Shopkeepers in Middlesbrough are refusing to cave in to pressure from the authorities to adopt a Reducing the Strength scheme that will damage their businesses.

The council and local police force want retailers in the Gresham ward to strip shelves of beer and cider above 6.5% abv and it allegedly told them about a store called Multiculti that had agreed to change its licence accordingly.

But store owner Ali Mohammed had just been caught with 11,000 cigarettes in his store and fined £12,000, and he allegedly told fellow traders he was pressured into accepting the condition in a bid to keep his licence.

Now Mohammad has lost his licence to sell alcohol in a hearing after principal trading standards officer Sinead Upton decided she had “serious concerns” about his business and said “he is not an appropriate, responsible person to be involved with an alcohol licence”.

One retailer told OLN: “They held him up as a shining example, and now we see this in the paper.”

The retailer was asked to join the scheme but – after reading about cases across the country where shopkeepers have stood their ground and refused to join, or have sued the council for damages – he has resolved to continue selling the products.

He said: “I am not going to withdraw them. I am not breaking the law. None of the people in this area are capitulating. The only person who did is the one put under pressure by the police.

“They are trying to damage my business. If we don’t sign up they told us they will find other ways to get us to sign up through health laws.

“If they force it on me I will go to court and claim damages. They would be taking away a large percentage of my revenue and I am worried.”

One retailer said he was called into a meeting with a police officer and a council officer and was told about Mohammed’s decision to stop selling beer and cider at 6.5% abv and above.

He said: “They should not be telling me about another store joining this scheme. That is divulging information about a rival retailer’s business plan and I am breaching competition law because I know about another store’s intentions.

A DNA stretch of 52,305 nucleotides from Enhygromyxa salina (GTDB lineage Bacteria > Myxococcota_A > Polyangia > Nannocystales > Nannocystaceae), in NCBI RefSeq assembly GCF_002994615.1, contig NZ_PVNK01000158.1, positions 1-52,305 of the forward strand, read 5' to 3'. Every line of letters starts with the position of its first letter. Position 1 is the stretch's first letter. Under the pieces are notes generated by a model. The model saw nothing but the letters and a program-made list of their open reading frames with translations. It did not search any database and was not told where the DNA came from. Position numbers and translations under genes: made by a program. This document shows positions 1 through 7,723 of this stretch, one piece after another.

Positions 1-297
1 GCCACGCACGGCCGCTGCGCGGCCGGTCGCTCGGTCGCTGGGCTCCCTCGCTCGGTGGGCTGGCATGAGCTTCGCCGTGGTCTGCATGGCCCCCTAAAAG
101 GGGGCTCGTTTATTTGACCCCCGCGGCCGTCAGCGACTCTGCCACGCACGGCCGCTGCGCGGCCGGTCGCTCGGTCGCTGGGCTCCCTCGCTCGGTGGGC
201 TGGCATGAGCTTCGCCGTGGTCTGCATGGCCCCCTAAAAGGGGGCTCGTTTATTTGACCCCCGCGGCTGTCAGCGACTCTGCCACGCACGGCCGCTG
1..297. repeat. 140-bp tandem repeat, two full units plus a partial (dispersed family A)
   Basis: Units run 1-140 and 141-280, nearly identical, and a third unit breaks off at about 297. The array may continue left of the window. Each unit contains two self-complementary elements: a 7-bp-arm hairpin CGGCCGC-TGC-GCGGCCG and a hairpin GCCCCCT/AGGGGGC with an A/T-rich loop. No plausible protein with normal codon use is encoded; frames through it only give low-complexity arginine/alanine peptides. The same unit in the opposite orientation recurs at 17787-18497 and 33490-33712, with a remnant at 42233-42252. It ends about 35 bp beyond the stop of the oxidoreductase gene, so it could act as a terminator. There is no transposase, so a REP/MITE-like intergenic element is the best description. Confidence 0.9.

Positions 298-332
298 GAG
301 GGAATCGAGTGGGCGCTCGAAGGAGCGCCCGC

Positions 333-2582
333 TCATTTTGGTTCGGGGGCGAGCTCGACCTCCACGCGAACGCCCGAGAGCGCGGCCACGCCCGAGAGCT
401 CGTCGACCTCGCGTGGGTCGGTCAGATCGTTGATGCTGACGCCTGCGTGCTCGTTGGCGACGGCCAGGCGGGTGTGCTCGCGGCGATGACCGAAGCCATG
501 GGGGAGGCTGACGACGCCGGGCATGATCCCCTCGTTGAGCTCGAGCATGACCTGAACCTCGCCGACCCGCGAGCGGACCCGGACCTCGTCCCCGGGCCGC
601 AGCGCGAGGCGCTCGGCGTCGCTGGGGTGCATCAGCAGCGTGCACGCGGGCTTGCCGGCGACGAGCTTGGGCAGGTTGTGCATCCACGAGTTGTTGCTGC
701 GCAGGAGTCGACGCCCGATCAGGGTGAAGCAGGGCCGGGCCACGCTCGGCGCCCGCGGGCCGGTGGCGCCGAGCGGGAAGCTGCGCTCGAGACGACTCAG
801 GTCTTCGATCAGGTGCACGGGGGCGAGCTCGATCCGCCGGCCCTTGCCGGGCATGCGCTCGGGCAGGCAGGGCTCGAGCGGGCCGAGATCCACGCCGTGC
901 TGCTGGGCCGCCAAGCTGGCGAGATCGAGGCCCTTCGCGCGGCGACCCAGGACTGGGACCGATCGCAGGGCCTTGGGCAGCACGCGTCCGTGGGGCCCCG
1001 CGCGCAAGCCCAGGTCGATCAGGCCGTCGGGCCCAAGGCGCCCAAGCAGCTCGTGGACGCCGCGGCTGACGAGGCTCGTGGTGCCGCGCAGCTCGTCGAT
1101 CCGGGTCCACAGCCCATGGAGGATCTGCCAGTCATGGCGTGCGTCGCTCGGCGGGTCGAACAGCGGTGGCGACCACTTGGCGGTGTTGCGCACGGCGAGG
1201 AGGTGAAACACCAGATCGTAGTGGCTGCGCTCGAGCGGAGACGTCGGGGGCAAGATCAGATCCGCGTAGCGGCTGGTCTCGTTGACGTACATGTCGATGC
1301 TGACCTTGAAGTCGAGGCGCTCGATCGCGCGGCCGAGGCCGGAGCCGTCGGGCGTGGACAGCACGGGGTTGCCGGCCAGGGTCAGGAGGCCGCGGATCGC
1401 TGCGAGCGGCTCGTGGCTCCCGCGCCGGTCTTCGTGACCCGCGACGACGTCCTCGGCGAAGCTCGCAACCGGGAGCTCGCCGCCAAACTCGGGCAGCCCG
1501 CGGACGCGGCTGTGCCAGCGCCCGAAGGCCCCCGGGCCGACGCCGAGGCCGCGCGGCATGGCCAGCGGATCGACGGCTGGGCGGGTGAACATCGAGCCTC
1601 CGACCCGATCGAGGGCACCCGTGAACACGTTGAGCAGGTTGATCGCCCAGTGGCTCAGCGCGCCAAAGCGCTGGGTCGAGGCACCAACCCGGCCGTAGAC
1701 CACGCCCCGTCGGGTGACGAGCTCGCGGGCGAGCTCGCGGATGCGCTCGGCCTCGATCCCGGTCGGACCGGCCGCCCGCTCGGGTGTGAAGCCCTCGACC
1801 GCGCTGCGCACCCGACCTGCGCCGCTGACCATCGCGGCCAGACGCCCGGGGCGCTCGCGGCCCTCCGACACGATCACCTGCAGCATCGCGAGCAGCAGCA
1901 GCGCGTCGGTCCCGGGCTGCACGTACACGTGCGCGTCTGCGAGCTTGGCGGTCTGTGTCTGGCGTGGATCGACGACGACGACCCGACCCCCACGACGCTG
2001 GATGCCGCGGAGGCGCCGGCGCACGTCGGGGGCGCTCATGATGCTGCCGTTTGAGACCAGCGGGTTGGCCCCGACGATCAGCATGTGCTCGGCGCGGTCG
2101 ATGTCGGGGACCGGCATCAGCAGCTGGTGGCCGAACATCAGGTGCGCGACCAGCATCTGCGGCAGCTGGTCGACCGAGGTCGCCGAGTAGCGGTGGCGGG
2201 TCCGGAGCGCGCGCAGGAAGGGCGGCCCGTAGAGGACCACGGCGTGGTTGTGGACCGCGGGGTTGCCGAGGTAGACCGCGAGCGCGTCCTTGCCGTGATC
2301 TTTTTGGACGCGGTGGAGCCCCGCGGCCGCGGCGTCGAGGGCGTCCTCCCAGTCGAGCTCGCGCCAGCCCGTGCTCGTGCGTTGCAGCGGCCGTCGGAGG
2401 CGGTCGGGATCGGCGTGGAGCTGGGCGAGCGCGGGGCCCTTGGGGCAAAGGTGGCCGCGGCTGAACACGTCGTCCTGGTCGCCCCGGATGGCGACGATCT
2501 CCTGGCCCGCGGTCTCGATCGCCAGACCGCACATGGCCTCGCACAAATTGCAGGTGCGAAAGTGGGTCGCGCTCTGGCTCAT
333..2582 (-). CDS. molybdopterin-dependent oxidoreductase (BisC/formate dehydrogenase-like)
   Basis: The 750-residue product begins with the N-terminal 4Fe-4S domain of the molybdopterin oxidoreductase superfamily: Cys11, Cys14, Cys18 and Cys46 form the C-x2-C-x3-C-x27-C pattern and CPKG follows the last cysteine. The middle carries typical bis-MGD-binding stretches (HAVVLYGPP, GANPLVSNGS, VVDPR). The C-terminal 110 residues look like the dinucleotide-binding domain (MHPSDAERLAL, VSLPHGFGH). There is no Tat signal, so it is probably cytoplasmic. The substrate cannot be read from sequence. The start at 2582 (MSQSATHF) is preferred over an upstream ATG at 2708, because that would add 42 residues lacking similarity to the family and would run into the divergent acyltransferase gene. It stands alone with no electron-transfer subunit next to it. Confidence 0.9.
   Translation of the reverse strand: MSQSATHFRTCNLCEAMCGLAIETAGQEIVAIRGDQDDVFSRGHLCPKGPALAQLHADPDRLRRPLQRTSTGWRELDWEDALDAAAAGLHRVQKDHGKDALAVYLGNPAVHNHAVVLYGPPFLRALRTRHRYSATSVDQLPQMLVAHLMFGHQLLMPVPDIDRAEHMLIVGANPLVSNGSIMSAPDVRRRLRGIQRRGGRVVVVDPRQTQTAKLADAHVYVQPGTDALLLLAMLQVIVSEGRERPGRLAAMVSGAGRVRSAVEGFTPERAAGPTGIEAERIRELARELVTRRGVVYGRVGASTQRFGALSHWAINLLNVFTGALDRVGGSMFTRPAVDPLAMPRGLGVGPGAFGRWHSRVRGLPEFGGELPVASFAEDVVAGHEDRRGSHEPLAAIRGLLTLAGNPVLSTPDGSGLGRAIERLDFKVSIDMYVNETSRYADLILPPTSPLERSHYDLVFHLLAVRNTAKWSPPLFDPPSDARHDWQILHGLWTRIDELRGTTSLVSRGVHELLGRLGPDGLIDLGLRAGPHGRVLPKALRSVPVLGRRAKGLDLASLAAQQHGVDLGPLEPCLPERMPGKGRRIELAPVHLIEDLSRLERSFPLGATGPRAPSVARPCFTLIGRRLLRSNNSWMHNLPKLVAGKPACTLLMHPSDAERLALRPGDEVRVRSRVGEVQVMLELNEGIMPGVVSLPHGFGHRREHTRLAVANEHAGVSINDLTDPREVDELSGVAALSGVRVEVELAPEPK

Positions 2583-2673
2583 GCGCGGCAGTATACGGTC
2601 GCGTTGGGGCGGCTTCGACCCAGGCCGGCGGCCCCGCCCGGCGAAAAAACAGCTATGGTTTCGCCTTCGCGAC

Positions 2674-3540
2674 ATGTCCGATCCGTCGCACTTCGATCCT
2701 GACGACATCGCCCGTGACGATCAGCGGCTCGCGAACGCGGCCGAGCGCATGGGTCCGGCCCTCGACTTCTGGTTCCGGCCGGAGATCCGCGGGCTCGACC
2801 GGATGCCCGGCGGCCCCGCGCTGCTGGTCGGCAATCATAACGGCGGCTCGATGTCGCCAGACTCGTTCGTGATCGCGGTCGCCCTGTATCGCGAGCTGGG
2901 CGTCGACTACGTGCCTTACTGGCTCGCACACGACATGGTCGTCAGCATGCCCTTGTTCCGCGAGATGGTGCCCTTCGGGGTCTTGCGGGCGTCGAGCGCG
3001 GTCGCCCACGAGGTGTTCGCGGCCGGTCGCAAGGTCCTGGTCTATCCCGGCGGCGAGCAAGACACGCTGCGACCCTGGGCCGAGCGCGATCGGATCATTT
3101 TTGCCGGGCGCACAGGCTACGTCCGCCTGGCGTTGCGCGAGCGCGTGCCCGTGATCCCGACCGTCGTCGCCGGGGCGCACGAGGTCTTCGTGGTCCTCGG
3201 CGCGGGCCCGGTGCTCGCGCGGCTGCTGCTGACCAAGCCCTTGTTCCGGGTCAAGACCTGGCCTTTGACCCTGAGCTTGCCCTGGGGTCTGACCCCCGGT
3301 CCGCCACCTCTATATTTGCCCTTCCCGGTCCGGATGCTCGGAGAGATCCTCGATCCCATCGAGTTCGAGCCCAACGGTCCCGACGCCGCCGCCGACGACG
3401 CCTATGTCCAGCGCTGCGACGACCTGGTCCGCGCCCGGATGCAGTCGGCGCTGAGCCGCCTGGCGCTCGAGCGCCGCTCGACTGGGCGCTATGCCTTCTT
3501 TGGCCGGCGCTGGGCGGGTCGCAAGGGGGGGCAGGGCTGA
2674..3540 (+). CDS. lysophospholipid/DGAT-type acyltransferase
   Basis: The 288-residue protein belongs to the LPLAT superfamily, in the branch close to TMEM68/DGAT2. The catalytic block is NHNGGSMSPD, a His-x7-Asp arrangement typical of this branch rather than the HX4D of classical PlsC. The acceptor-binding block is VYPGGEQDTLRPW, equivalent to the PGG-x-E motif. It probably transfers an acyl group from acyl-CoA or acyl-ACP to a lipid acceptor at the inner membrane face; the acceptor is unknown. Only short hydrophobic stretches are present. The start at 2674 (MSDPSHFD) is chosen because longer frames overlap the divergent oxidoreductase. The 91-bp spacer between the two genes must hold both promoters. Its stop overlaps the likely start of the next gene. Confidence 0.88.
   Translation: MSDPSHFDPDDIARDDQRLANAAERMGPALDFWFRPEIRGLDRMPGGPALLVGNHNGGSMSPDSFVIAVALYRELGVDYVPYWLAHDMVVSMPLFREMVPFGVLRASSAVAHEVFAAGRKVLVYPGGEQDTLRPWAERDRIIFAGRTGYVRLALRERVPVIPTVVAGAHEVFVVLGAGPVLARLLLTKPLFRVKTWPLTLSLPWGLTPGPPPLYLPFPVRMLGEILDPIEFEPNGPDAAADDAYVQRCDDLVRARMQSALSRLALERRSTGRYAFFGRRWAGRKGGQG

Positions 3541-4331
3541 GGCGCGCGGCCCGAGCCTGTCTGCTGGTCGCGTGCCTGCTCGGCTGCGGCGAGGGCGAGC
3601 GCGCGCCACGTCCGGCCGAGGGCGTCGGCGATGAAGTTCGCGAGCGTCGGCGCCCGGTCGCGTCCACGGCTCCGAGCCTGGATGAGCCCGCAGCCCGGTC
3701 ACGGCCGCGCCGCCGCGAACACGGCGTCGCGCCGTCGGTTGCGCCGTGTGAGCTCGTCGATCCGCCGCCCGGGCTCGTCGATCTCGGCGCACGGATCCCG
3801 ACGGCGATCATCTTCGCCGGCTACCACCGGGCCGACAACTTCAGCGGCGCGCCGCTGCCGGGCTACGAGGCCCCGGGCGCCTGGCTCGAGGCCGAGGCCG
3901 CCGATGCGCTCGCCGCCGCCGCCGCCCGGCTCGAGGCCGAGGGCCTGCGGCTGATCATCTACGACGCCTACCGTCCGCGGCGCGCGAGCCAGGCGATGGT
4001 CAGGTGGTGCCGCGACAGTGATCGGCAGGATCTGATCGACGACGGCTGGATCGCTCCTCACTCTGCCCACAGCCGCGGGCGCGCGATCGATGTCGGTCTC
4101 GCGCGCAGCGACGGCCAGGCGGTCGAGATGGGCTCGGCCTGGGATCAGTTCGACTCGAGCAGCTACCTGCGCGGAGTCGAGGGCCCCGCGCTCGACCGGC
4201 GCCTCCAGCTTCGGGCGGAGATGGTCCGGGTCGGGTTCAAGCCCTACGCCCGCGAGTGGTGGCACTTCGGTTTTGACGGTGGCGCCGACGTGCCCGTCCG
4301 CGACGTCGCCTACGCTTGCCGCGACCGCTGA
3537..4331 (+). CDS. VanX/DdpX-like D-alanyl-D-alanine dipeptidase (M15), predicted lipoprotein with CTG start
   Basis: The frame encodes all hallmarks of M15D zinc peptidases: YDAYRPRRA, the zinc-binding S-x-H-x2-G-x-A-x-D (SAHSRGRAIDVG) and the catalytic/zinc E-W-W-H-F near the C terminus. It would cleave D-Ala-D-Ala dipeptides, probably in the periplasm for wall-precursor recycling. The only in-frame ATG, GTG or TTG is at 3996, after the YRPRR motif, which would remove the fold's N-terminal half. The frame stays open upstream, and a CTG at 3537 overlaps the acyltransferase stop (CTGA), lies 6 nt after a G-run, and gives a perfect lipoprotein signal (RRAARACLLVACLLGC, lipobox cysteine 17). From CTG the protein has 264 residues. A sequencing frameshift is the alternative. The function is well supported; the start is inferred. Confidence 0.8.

“I spoke to Mr Mohammed and he said he was pressured into joining this scheme. They have leaned on him.

“I have broken the law by doing so but I have spoken to other retailers and learned that they are not going to accept this scheme.

“I was told not to discuss this with other people as it could break competition law. What do you do if you come out of a meeting? You think, ‘what the hell is competition law? Can I research it?’

“Mr Mohammed clearly doesn’t have the ability to research it. In my naivety I went to Multiculti and talked to him, and the police instigated that. I wouldn’t have talked to him if I hadn’t been called into that meeting. They incited me to break the law. 

“I don’t want to lose my business but I won’t be dictated to or threatened.”

He added: “All the customers I have talked to say they would go elsewhere if I didn’t stock these products. It’s just displacement.

“The people I serve have already been vetted. There are no chavs or idiots. I’ve been here for years and that has allowed me to wheedle out the criminal types.

“That bottle of Bella or Frosty Jack’s just forms part of a total shop. When somebody comes in to buy that she might also buy Kleenex, fish fingers and an energy drink.

“But if the Bella isn’t there she’ll go elsewhere to do her shop. If I put a condition on my licence, suddenly I have lost my competitive advantage.

“The police and council are working on a remit that’s not business-friendly.”

OLN has asked Middlesbrough council about the scheme but is awaiting a response.